September 29, 2004 was undisputedly the Day of Toutatis, the famous "doomsday" asteroid. Not since the year 1353 did this impressive "space rock" pass so close by the Earth as it did today. Visible as a fast-moving faint point of light in the southern skies, it approached the Earth to within 1,550,000 km, or just four times the distance of the Moon.
Closely watched by astronomers since its discovery in January 1989, this asteroid has been found to move in an orbit that brings it close to the Earth at regular intervals, about once every four years. This happened in 1992, 1996, 2000 and now again in 2004.
Radar observations during these passages have shown that Toutatis has an elongated shape, measuring about 4.6 x 2.4 x 1.9 km. It tumbles slowly through space, with a rotation period of 5.4 days.
This image of Toutatis was taken with the ESO Very Large Telescope (during a technical test) in the evening of September 28.
It was obtained just over 12 hours before the closest approach that happened today at about 15:40 hrs Central European Summer Time (CEST), or 13:40 hrs Universal Time (UT).
At the time of these observations, Toutatis was about 1,640,000 km from the Earth, moving with a speed of about 11 km/sec relative to our planet.
They show the asteroid as a fast-moving object of magnitude 10, about 40 times fainter than what can be perceived with the unaided, dark-adapted eye.
They also prove that Toutatis is right on track, following exactly the predicted trajectory in space and passing the Earth at a safe distance, as foreseen.
Detailed calculations, taking into account all available observations of this celestial body, have shown that although Toutatis passes regularly near the Earth, today's passage will be the closest one for quite some time, at least until the year 2562.
The ESO observations, obtained at a moment when Toutatis was very close to the Earth, will help to further refine the orbital calculations.
The "parallax effect" demonstrated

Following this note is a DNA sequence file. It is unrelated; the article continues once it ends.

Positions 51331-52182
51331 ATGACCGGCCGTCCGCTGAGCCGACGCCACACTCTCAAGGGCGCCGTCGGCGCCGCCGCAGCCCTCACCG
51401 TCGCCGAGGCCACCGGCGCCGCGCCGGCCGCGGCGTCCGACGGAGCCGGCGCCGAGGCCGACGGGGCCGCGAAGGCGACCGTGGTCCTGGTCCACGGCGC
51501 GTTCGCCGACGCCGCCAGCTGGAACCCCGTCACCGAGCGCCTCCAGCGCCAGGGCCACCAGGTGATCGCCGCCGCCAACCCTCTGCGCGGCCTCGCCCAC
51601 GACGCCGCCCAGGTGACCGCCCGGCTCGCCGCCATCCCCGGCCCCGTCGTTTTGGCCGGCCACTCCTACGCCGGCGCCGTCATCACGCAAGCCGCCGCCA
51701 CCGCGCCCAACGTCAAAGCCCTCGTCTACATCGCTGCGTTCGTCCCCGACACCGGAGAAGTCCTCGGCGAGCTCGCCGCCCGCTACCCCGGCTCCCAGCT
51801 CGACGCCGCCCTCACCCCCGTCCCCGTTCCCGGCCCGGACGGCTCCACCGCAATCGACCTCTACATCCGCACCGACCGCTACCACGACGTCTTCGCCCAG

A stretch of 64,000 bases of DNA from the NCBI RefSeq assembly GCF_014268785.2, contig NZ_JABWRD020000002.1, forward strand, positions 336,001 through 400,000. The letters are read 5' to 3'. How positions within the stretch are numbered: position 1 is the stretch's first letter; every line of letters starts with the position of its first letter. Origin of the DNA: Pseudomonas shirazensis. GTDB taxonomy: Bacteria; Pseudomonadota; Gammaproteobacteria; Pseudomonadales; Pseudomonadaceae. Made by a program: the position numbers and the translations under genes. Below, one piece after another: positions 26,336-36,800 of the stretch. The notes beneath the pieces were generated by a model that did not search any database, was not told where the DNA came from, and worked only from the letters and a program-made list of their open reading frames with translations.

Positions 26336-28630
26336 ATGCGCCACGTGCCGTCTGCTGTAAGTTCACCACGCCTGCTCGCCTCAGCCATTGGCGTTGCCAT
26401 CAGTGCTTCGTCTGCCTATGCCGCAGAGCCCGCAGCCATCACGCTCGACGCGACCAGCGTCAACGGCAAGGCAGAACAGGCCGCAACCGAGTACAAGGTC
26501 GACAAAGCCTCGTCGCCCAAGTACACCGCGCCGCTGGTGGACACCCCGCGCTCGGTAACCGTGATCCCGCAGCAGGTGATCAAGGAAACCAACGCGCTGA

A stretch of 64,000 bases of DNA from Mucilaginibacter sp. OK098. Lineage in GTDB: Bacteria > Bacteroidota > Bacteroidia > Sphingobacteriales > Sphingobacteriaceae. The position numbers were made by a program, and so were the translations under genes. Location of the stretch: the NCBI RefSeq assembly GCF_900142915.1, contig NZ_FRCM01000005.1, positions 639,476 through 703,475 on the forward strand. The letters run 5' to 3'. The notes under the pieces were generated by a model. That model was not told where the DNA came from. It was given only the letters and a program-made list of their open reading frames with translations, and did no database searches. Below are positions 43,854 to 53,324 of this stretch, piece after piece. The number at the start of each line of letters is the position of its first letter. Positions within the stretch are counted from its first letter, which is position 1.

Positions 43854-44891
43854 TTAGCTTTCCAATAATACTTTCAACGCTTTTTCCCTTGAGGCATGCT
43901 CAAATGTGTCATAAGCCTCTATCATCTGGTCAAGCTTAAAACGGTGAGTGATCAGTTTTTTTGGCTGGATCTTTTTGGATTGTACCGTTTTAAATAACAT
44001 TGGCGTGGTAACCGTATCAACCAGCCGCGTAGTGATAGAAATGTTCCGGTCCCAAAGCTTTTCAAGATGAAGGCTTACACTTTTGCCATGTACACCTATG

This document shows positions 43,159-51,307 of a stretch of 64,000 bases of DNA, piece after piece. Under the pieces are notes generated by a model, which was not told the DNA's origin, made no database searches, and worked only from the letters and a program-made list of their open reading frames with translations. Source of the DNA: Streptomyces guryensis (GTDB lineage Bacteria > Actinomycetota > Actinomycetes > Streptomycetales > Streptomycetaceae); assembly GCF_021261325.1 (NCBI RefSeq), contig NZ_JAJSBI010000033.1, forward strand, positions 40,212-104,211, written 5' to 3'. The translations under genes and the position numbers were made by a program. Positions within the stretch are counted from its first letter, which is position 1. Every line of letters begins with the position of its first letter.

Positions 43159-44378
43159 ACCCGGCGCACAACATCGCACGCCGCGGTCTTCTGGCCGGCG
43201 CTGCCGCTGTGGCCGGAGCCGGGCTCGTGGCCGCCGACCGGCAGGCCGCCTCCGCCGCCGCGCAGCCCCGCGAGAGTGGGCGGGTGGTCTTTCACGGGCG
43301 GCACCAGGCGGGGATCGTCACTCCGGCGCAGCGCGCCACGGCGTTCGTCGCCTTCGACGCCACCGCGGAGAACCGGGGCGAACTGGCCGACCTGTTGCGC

Simultaneous images obtained with telescopes at ESO's two observatories at La Silla and Paranal demonstrate the closeness of Toutatis to the Earth.
As can be seen on the unique ESO PR Photo 28e/04 that combines two of the exposures from the two observatories, the sighting angle to Toutatis from the two observatories, 513 km apart, is quite different.
Astronomers refer to this effect as the "parallax". The closer the object is, the larger is the effect, i.e., the larger will be the shift of the line-of-sight.
Interestingly, the measured angular distance in the sky of the beginning and end of the two trails (about 40 arcsec), together with the known distance between the two observatories and the position of Toutatis in the sky at the moment of the exposures fully define the triangle "Paranal-Toutatis-La Silla" and thus allow to calculate the exact distance to the asteroid.
It is found to be very close to that predicted from the asteroid's position in its orbit and that of the Earth at the moment of this unique observation, 1,607,900 km.
This exceptional, simultaneous set of observations thus provides an independent measurement of Toutatis' distance in space and, like the measured positions, a confirmation of its computed orbit.
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Precise Distance to Doomsday
Moffett Field (SPX) Sep 30, 2004
Today, September 29, 2004, was undisputedly the Day of Toutatis, the famous "doomsday" asteroid. Not since the year 1353 did this impressive "space rock" pass so close by the Earth as it does today. Visible as a fast-moving faint point of light in the southern skies, it approaches the Earth to within 1,550,000 km, or just four times the distance of the Moon.
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